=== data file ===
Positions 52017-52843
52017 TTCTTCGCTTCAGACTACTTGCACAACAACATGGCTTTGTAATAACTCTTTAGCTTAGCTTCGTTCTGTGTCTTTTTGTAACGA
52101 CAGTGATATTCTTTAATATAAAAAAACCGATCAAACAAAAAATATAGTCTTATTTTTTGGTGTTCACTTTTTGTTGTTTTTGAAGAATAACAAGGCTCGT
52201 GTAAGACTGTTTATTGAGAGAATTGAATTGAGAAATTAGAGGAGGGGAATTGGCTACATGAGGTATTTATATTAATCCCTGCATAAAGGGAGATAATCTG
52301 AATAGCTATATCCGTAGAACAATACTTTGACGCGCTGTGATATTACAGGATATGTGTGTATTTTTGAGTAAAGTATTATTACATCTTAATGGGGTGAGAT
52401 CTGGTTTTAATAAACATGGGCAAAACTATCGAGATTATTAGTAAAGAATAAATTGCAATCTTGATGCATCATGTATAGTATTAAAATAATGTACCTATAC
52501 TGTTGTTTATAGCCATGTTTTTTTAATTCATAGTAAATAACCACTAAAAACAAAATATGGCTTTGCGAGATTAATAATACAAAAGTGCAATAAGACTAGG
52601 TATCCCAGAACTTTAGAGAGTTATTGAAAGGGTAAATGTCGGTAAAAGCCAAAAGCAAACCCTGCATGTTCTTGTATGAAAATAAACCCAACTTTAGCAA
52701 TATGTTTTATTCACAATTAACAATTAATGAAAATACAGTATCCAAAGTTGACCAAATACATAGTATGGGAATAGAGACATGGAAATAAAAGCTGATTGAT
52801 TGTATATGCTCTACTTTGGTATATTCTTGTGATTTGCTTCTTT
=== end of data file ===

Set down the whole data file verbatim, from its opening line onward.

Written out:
Positions 52017-52843
52017 TTCTTCGCTTCAGACTACTTGCACAACAACATGGCTTTGTAATAACTCTTTAGCTTAGCTTCGTTCTGTGTCTTTTTGTAACGA
52101 CAGTGATATTCTTTAATATAAAAAAACCGATCAAACAAAAAATATAGTCTTATTTTTTGGTGTTCACTTTTTGTTGTTTTTGAAGAATAACAAGGCTCGT
52201 GTAAGACTGTTTATTGAGAGAATTGAATTGAGAAATTAGAGGAGGGGAATTGGCTACATGAGGTATTTATATTAATCCCTGCATAAAGGGAGATAATCTG
52301 AATAGCTATATCCGTAGAACAATACTTTGACGCGCTGTGATATTACAGGATATGTGTGTATTTTTGAGTAAAGTATTATTACATCTTAATGGGGTGAGAT
52401 CTGGTTTTAATAAACATGGGCAAAACTATCGAGATTATTAGTAAAGAATAAATTGCAATCTTGATGCATCATGTATAGTATTAAAATAATGTACCTATAC
52501 TGTTGTTTATAGCCATGTTTTTTTAATTCATAGTAAATAACCACTAAAAACAAAATATGGCTTTGCGAGATTAATAATACAAAAGTGCAATAAGACTAGG
52601 TATCCCAGAACTTTAGAGAGTTATTGAAAGGGTAAATGTCGGTAAAAGCCAAAAGCAAACCCTGCATGTTCTTGTATGAAAATAAACCCAACTTTAGCAA
52701 TATGTTTTATTCACAATTAACAATTAATGAAAATACAGTATCCAAAGTTGACCAAATACATAGTATGGGAATAGAGACATGGAAATAAAAGCTGATTGAT
52801 TGTATATGCTCTACTTTGGTATATTCTTGTGATTTGCTTCTTT